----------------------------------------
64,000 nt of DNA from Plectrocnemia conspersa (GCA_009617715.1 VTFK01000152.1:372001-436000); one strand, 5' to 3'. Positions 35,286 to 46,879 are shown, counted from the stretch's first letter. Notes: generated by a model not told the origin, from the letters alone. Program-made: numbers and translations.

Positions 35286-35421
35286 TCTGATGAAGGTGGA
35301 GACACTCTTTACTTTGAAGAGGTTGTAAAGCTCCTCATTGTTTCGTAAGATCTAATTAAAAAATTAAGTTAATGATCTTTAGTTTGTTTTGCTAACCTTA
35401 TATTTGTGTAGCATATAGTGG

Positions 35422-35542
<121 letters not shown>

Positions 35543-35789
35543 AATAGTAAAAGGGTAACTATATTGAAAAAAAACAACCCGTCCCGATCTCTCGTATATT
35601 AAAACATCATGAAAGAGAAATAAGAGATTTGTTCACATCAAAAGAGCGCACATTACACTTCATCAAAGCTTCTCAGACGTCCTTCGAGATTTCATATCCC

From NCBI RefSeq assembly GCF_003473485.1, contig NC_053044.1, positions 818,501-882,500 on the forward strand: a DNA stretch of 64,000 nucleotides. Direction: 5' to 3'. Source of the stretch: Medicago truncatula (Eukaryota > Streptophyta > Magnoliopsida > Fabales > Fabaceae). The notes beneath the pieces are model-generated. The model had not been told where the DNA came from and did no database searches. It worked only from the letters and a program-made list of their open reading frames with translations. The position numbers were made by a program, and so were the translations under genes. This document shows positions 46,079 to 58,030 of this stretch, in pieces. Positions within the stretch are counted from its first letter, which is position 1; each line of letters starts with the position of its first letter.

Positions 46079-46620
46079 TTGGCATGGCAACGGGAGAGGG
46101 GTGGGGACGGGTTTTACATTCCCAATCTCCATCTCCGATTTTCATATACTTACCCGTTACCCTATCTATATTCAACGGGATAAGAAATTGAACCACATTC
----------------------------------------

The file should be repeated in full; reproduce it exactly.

64,000 nt of DNA from Plectrocnemia conspersa (GCA_009617715.1 VTFK01000152.1:372001-436000); one strand, 5' to 3'. Positions 35,286 to 46,879 are shown, counted from the stretch's first letter. Notes: generated by a model not told the origin, from the letters alone. Program-made: numbers and translations.

Positions 35286-35421
35286 TCTGATGAAGGTGGA
35301 GACACTCTTTACTTTGAAGAGGTTGTAAAGCTCCTCATTGTTTCGTAAGATCTAATTAAAAAATTAAGTTAATGATCTTTAGTTTGTTTTGCTAACCTTA
35401 TATTTGTGTAGCATATAGTGG

Positions 35422-35542
<121 letters not shown>

Positions 35543-35789
35543 AATAGTAAAAGGGTAACTATATTGAAAAAAAACAACCCGTCCCGATCTCTCGTATATT
35601 AAAACATCATGAAAGAGAAATAAGAGATTTGTTCACATCAAAAGAGCGCACATTACACTTCATCAAAGCTTCTCAGACGTCCTTCGAGATTTCATATCCC

From NCBI RefSeq assembly GCF_003473485.1, contig NC_053044.1, positions 818,501-882,500 on the forward strand: a DNA stretch of 64,000 nucleotides. Direction: 5' to 3'. Source of the stretch: Medicago truncatula (Eukaryota > Streptophyta > Magnoliopsida > Fabales > Fabaceae). The notes beneath the pieces are model-generated. The model had not been told where the DNA came from and did no database searches. It worked only from the letters and a program-made list of their open reading frames with translations. The position numbers were made by a program, and so were the translations under genes. This document shows positions 46,079 to 58,030 of this stretch, in pieces. Positions within the stretch are counted from its first letter, which is position 1; each line of letters starts with the position of its first letter.

Positions 46079-46620
46079 TTGGCATGGCAACGGGAGAGGG
46101 GTGGGGACGGGTTTTACATTCCCAATCTCCATCTCCGATTTTCATATACTTACCCGTTACCCTATCTATATTCAACGGGATAAGAAATTGAACCACATTC